Plumbing Repair Health Club Airline Flight Landscape Maintenance Consulting Life Insurance Internet Banking

Low

Source; Adapted from Lynn Shostack

Intangible Elements
Services Marketing 6/E

High
Chapter 1 - 23

Slide 2007 by Christopher Lovelock and Jochen Wirtz

Progressive and REI: Two Types of Website Reflecting Core Product (Fig 1.8)
Websites can deliver info-based services like Progressives car insurance but

REIs camping gear must be delivered through physical channels to customers after they have used the website to make choices, order, and pay
Slide 2007 by Christopher Lovelock and Jochen Wirtz Services Marketing 6/E Chapter 1 - 24

Services Require An Expanded Marketing Mix


Marketing can be viewed as:
A strategic and competitive thrust pursued by top management A set of functional activities performed by line managers A customer-driven orientation for the entire organization

Marketing is the only function to bring operating revenues into a business; all other functions are cost centers The 8Ps of services marketing are needed to create viable strategies for meeting customer needs profitably in a competitive marketplace

Slide 2007 by Christopher Lovelock and Jochen Wirtz

Services Marketing 6/E

Chapter 1 - 25

The 8Ps of Services Marketing


Product Elements (Chapter 3) Place and Time (Chapter 4) Price and Other User Outlays (Chapter 5) Promotion and Education (Chapter 6) Process (Chapter 8) Physical Environment (Chapter 10) People (Chapter 11) Productivity and Quality (Chapter 14)
Fig 1.9 Working in Unison: The 8Ps of Services Marketing
Slide 2007 by Christopher Lovelock and Jochen Wirtz Services Marketing 6/E Chapter 1 - 26

The 8Ps of Services Marketing: (1) Product Elements


Embrace all aspects of service performance that create value Core product responds to customers primary need Array of supplementary service elements
Help customer use core product effectively Add value through useful enhancements

Planning marketing mix begins with creating a service concept that:


Will offer value to target customers Satisfy their needs better than competing alternatives

Slide 2007 by Christopher Lovelock and Jochen Wirtz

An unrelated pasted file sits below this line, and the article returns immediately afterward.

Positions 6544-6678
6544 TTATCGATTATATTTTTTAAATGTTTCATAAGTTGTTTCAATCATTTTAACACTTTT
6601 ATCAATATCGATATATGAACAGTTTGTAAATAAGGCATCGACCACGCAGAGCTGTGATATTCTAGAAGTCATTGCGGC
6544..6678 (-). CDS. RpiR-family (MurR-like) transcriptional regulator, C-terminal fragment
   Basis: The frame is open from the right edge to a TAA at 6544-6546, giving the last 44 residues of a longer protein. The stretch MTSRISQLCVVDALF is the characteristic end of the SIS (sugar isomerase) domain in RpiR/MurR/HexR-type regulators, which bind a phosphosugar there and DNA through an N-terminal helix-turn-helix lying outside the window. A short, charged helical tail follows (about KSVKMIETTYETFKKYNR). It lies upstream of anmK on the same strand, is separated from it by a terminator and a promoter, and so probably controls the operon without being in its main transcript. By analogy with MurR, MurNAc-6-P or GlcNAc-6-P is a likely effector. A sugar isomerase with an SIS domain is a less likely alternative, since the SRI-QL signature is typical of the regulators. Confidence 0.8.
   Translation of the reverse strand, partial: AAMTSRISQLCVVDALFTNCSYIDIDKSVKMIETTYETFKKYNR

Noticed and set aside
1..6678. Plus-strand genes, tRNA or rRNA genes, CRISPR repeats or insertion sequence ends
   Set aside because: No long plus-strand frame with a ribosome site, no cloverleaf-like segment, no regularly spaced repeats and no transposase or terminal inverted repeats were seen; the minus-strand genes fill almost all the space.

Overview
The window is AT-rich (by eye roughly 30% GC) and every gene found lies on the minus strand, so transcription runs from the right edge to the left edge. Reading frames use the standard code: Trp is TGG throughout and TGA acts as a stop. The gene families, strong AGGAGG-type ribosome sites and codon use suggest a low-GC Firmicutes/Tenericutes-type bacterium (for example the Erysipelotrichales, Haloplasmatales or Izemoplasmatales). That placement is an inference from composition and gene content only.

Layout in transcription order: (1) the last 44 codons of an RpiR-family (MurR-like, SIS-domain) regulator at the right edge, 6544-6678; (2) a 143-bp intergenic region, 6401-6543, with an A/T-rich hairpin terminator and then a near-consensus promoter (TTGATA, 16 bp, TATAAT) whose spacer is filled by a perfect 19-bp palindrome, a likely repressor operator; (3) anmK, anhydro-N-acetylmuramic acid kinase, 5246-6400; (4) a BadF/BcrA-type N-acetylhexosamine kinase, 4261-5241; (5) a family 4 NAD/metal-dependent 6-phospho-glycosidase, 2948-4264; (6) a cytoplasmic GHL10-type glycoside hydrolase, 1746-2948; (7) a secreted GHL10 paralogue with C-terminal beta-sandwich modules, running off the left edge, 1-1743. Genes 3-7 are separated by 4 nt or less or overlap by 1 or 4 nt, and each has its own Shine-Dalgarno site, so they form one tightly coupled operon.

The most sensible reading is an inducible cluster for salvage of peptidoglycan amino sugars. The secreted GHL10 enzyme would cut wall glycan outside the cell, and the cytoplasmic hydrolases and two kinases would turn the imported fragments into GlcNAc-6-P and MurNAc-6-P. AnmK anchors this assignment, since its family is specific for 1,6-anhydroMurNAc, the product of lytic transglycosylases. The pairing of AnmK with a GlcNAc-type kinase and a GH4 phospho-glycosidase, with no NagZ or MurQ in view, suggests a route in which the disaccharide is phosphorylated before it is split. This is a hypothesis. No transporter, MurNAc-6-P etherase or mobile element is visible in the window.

Services Marketing 6/E

Chapter 1 - 27

The 8Ps of Services Marketing: (2) Place and Time


Delivery decisions: Where, When, How

Geographic locations served


Service schedules

Physical channels
Electronic channels Customer control and convenience Channel partners/intermediaries

Slide 2007 by Christopher Lovelock and Jochen Wirtz

Services Marketing 6/E

Chapter 1 - 28

The 8Ps of Services Marketing: (3) Price and Other User Outlays
Marketers must recognize that customer outlays involve more than price paid to seller Traditional pricing tasks:
Selling price, discounts, premiums Margins for intermediaries (if any) Credit terms

Identify and minimize other costs incurred by users:


Additional monetary costs associated with service usage (e.g., travel to service location, parking, phone, babysitting, etc.) Time expenditures, especially waiting Unwanted mental and physical effort Negative sensory experiences

Slide 2007 by Christopher Lovelock and Jochen Wirtz

Services Marketing 6/E

Chapter 1 - 29

The 8Ps of Services Marketing: (4) Promotion and Education


Informing, educating, persuading, reminding customers Marketing communication tools
Media elements (print, broadcast, outdoor, retail, the Internet, etc.) Personal selling, customer service Sales promotion Publicity/PR

Imagery and recognition


Branding Corporate design

Content
Information, advice Persuasive messages Customer education/training

Slide 2007 by Christopher Lovelock and Jochen Wirtz

Services Marketing 6/E

Chapter 1 - 30

The 8Ps of Services Marketing: (5) Process


How firm does things may be as important as what it does Customers often actively involved in processes, especially when acting as co-producers of service Process involves choices of method and sequence in service creation and delivery
Design of activity flows Number and sequence of actions for customers Nature of customer involvement Role of contact personnel Role of technology, degree of automation

Badly designed processes waste time, create poor experiences, and disappoint customers
Slide 2007 by Christopher Lovelock and Jochen Wirtz Services Marketing 6/E Chapter 1 - 31